Trying to understand how fisheries science and management works is like trying to understand how the stock market works. We all have a general idea of the concepts at play, and we all certainly feel the effect of its machinations. But when you begin to dig into the details of how everything works — or doesn’t work — a myriad of countless and convoluted details are exposed. Often they seem contradictory and confusing, and just as often they’re so buried in a morass of complexities that it seems almost impossible to wrap your head around why things happen the way they happen. Unfortunately, in venues such as these it’s easy for people with agendas to manipulate statistics and data to fortify positions and sometimes make decisions that are claimed to be for the greater good, when nothing could be farther from the truth.
We all know that the general idea of insider trading is a “crime,” yet there are endless examples of people who make trades with what can be argued is unfair knowledge, and get away with it because the way they do so is perfectly legal. Similarly, our fisheries are often doled out in a less than fair yet perfectly legal manner. Knowing how the system works is key when pushing for change.
Many of us would like to see such change, but we need a better educated public so that the larger community can help in these efforts. If you read FishTalk regularly, you’ve heard us harp time and again on the single most effective thing each and every one of us can do to both become educated and play a positive role in initiating change: Join CCA, the lonely voice of our recreational fishing community in Maryland, and in Virginia join CCA-VA and the Virginia Saltwater Sportfishing Association. Do so and you’ll receive emails letting you know when these fights are being fought, including timing and recommendations for making public comment via the Take Action page on CCA’s website.
Engaging in the process as the regulators are considering their options is another way we can make our voices heard. But just how you go about it matters. Recently I attended a Marine Resources Education Program on fisheries science and management, and left with a few important take-aways about becoming meaningfully involved in the process:
- Fisheries managers are people, too, and yelling and screaming at them is the wrong way to bring them around to your way of thinking. A little politeness and respect go a long way when engaging with these folks.
- When you’re given specific options to choose from during comment periods, offering additional or different options is useless — it’s too late in the process. You may not like any of the options already on the table but one of them will be put into effect, so the best strategy is to pick the least offensive one and stipulate your support of it.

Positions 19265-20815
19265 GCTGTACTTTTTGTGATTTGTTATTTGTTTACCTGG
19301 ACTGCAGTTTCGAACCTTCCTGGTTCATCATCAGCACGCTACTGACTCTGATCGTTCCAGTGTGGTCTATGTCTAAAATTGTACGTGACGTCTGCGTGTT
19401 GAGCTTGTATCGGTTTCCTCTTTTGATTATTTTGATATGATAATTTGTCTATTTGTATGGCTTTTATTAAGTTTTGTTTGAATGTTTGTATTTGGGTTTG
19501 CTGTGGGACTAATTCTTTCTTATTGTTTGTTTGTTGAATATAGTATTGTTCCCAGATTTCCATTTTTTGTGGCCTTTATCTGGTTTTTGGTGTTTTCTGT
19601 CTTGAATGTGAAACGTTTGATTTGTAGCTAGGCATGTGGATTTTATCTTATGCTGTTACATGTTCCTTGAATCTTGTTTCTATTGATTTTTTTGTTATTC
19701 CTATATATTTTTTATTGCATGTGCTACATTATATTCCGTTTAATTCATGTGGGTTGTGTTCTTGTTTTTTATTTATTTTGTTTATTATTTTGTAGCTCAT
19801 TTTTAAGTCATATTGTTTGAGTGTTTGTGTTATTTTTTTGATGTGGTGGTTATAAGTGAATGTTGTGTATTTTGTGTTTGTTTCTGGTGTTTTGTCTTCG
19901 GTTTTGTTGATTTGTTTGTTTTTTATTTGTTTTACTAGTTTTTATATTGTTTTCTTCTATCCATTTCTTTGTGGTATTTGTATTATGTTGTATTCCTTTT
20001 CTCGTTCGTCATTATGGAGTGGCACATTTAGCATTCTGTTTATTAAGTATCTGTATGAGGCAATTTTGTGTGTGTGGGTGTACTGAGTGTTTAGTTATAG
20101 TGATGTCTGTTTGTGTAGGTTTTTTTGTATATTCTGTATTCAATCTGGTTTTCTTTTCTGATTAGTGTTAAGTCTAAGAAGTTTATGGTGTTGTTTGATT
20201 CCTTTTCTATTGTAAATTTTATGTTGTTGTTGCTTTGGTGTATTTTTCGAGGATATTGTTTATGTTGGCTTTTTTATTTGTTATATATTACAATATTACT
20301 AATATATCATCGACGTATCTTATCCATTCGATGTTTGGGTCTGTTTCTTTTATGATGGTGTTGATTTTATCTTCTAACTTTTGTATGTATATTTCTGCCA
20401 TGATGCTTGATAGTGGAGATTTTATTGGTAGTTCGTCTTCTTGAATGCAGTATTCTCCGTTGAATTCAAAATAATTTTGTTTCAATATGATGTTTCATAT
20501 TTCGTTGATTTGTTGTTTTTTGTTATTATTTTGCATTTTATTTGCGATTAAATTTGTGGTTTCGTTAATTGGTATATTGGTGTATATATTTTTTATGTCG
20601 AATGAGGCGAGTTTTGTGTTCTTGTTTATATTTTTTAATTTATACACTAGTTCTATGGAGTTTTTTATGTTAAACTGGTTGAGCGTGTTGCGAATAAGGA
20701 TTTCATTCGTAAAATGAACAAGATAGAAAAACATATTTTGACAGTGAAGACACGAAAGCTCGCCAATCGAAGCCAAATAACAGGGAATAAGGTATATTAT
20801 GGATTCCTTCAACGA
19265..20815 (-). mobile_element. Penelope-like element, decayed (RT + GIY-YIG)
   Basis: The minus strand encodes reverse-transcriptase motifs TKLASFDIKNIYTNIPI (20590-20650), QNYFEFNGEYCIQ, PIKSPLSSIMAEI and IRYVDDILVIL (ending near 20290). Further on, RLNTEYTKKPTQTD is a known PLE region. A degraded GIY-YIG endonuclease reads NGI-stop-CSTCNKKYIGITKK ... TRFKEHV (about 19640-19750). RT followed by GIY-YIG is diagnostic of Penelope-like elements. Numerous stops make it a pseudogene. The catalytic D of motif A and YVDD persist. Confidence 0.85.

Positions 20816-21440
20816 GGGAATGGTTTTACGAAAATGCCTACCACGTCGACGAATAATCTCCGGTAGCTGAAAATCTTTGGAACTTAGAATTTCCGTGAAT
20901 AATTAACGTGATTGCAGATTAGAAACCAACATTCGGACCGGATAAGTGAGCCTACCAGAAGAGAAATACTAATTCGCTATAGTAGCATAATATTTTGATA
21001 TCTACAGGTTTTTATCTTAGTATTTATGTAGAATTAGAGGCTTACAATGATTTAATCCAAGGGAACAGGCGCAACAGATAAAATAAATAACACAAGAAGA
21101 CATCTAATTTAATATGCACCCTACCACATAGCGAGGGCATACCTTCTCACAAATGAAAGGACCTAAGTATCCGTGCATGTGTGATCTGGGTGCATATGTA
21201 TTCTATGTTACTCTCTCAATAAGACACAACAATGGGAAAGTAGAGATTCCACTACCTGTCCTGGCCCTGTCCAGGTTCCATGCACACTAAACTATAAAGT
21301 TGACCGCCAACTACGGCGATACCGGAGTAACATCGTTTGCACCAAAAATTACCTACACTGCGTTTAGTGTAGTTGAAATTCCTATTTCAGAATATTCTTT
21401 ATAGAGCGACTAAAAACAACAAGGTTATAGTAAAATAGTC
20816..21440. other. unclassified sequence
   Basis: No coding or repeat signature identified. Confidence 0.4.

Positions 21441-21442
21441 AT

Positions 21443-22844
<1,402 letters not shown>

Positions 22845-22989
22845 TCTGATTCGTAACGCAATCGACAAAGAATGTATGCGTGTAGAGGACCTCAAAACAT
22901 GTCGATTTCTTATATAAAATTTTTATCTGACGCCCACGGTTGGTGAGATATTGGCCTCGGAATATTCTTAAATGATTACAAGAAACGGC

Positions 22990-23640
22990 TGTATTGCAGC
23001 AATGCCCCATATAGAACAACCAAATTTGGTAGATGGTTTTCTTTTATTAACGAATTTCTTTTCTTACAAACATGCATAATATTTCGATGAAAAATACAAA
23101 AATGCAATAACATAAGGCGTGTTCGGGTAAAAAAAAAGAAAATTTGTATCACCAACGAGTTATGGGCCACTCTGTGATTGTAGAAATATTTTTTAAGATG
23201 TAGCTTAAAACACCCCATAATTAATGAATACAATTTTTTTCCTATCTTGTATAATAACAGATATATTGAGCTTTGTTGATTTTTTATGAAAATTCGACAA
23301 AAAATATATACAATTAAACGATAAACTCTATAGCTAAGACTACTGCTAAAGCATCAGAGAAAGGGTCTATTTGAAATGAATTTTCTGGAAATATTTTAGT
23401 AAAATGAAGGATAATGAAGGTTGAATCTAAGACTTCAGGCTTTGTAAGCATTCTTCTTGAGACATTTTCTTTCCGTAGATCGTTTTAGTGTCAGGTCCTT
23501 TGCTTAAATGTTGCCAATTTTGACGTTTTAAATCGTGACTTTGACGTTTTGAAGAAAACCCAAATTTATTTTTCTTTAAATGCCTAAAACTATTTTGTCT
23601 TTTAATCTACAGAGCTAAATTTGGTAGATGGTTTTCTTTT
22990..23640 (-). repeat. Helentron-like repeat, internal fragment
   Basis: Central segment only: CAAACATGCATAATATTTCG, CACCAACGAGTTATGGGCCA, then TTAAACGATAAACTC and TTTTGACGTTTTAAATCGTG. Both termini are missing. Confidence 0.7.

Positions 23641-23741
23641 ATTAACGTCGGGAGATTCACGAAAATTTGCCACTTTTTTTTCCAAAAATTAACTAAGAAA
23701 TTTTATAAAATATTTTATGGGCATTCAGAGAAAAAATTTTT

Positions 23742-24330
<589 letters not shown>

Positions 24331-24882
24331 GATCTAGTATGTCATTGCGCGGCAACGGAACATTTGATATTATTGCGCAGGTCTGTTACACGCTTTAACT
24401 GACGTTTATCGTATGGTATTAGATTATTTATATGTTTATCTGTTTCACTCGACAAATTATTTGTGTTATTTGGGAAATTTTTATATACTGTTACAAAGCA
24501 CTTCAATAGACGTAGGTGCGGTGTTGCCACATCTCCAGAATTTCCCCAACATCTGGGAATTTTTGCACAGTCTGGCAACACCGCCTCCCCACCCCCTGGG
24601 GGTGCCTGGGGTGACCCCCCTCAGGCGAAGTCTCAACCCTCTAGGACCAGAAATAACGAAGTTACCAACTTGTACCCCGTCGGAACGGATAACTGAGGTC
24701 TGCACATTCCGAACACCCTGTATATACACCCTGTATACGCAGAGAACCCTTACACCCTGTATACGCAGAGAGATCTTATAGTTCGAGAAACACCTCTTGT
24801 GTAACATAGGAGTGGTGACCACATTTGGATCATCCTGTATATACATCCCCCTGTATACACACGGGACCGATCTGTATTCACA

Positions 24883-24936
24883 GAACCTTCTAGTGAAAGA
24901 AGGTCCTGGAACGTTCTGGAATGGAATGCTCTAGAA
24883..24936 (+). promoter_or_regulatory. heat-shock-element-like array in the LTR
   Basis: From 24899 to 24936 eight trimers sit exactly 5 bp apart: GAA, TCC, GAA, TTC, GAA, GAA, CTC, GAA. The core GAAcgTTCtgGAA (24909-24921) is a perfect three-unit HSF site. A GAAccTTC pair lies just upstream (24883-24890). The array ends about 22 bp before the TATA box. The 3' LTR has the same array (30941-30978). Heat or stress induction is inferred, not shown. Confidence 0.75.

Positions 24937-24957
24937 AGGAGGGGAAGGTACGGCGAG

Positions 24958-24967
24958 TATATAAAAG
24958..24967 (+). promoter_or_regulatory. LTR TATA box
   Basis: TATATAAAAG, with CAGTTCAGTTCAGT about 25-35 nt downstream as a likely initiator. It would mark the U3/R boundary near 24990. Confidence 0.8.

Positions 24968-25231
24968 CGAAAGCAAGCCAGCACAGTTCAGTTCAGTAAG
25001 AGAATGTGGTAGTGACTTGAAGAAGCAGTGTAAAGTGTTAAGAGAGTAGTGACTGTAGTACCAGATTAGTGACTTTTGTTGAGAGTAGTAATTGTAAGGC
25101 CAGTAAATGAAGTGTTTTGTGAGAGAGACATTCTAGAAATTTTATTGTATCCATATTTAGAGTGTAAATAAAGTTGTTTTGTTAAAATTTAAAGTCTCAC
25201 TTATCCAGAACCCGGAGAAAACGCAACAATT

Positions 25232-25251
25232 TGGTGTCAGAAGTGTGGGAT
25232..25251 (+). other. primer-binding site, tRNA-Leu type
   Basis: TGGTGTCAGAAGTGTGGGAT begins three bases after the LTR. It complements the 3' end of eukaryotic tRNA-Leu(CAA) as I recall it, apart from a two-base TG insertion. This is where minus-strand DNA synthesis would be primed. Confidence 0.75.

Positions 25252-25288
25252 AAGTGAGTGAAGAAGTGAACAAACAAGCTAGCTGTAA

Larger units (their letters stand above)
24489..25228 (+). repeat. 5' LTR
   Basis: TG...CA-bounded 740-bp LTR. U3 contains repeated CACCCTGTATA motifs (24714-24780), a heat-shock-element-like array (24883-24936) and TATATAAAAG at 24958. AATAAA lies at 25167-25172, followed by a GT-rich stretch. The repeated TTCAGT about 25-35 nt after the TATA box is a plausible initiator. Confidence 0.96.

- Educate yourself on the issues. The fishery managers and regulators are hip-deep in this stuff, and when they see public comment, they can tell within seconds whether you know what you’re talking about or shooting from the hip. That makes a difference in how much weight they give your input.
If this stuff seems like a never-ending battle, well, that’s because it is. To make matters worse, in many cases we’re fighting it with faulty equipment. Much as we may hate the idea of depending on ludicrous MRIP numbers, for example, regulators are required by law to use them. Similarly, they’re required to use the “best available science” including when that science happens to be dated or obviously flawed. They have to use it even when the scientists who collected it specifically say not to. Striped bass management is the ultimate example of this, as the very study used by MRIP to calculate rockfish catch-and-release coastwide mortality (Diodati and Richards, 1996), states in its final paragraph, “Our present model would not be sufficient for estimating coastwide hooking mortality of striped bass…” Talk about a contradiction!
Meanwhile, in the Mid-Atlantic region we’re losing one battle after the next. Our access to multiple fisheries shrinks — even in cases where fish population numbers are on the rise, such as with black sea bass. Thus I beseech you yet again, anglers. If you enjoy fishing and you want to continue to do so, join CCA. Make those public comments every time the opportunity arises no matter how futile it may seem at times. Get involved in this process.
Editor’s note: Take a few moments to check out The Past, Present, and Future of Striped Bass, a Chesapeake Bay Perspective. This series was initiated to help recreational anglers gain a more comprehensive understanding of the striped bass fishery, the challenges facing it, and how we can affect change regarding it. Viewing these videos will be a great way to begin your own engagement in this process.